The following is the Sept. 27, 2017 guidance from U.S. Fleet Forces commander Adm. Phil Davidson to the fleet following the Chief of Naval Operations mandated operational pause in operations after two fatal collisions claimed the lives of 17 sailors.
Operational Pause Feedback to CTF-80
I greatly appreciate your prompt execution of the CNO directed operational pause and the thoughtful, candid assessments and feedback.
Your focus was to reinforce the importance of operational fundamentals, our Plan,
Brief, Execute, Debrief (PBED)behaviors, and to understand the importance of managing risk in every evolution, so in that spirit, I’d like you to think about best practices in these three areas.
- Fundamentals. Sufficiency is defined as adequate; proficiency is defined as a high degree of competence, skill, or expertise. To achieve either, your crews must understand the importance of fundamentals. Surface contact management, something every unit must do to conduct safe and effective operations, and surface warfare tactics, what we must do to be able to fight and win, are both dependent upon the same basic bridge and CIC, cockpit and control room skills. Those fundamentals support the Observe, Orient, Decide, and Act cycle – the O-O-D-A loop – that underpins all warfare. The sensors we use to “observe” are identical to both surface contact management and surface warfare and range from eyes on the bridge to automated tracking systems, and the myriad of other sensors and radars we have to “observe.” To “orient and decide” is similarly linked, and requires both internal unit and external teams to share common understanding, using common nomenclature, to generate a common picture of location and movement, so that ship’s teams like CIC and the bridge, and external teams like a SAG or section, can “act.” Surface warfare tactics are derived from basic surface contact management fundamentals.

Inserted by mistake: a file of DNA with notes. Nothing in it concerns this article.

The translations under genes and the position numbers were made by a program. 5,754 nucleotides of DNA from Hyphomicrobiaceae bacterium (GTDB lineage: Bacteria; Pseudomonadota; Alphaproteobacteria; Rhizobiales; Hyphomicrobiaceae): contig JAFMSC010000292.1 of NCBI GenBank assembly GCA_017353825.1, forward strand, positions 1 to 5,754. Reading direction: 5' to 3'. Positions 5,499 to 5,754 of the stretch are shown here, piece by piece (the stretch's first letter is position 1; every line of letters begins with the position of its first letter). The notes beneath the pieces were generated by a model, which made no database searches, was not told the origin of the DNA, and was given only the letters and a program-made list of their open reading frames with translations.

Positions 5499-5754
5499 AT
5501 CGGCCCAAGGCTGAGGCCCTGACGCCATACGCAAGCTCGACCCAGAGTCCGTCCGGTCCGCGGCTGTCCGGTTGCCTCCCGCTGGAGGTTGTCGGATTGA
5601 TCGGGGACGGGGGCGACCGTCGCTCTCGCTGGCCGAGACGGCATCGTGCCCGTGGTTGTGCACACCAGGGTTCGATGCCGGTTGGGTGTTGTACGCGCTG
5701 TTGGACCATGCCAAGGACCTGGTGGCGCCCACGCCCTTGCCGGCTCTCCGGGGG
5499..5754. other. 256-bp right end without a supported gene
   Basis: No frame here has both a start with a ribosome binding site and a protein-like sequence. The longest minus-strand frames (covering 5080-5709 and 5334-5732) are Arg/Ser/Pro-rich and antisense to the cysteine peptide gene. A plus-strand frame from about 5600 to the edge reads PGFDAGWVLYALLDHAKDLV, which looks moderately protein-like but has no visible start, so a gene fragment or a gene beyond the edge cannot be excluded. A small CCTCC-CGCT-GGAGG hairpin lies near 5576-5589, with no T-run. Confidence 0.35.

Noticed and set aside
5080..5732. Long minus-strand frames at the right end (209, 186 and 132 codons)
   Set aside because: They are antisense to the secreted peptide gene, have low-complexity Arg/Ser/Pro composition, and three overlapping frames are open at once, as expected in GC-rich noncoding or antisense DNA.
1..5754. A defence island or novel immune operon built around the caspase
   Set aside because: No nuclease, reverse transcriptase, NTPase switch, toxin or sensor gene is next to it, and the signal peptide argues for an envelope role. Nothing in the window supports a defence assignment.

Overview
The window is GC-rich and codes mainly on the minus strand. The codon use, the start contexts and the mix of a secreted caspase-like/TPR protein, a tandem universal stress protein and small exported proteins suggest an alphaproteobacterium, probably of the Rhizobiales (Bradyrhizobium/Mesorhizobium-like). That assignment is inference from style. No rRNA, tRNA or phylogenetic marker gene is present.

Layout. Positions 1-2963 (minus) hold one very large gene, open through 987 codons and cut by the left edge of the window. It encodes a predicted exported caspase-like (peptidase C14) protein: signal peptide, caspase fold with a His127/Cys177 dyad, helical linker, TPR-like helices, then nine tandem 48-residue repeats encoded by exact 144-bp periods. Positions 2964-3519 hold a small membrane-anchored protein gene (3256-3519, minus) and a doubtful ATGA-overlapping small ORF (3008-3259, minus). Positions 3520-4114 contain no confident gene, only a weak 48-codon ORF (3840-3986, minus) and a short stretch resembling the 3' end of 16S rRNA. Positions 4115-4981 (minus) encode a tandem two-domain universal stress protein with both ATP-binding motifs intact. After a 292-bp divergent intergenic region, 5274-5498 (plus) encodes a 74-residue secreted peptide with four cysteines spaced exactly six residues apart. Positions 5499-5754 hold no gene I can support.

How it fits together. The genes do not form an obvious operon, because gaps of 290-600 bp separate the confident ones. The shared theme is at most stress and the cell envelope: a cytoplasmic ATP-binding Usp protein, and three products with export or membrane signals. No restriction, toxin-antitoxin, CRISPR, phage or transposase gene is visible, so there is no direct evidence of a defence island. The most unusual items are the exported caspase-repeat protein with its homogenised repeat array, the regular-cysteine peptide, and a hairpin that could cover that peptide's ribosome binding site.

- Teams must be built on the fundamentals. Proficient teams understand the importance of each individual’s contribution, as well as the roles of their teammates, to the safe and effective accomplishment of the mission. I already said high performing teams consistently apply the principles of sound watchstanding (procedural compliance, formality, level of knowledge, questioning attitude, forceful backup, and integrity). I asked you to use the Plan, Brief, Execute, Debrief cycle during the operational pause, as a way to convey to your teams the context behind any evolution and draw out the individual’s understanding of their contribution and the risk. That isn’t the whole task. It is the job of leadership to build effective teams. These teams range from small workcenters to major evolutions like sea and anchor details. I know much of our training delivers individual skills to your Sailors; it is the job of supervisors and khaki to ensure those individuals are assembled into effective teams. Whether you call it teambuilding or talent management or a watchbill replacement plan, leadership’s job is to build teams that will succeed. It is more than assembling individual skills – it also means assessing the talents, capabilities, and attributes of your people, and their ability to work together. It means examining, monitoring – and improving – the performance of your teams. If a team is functioning only because of the talents of one or two people in that team, you may risk failure when one or the other are off their game. If someone’s individual skills fall short of proficiency, then remediate their skills before re-qualification.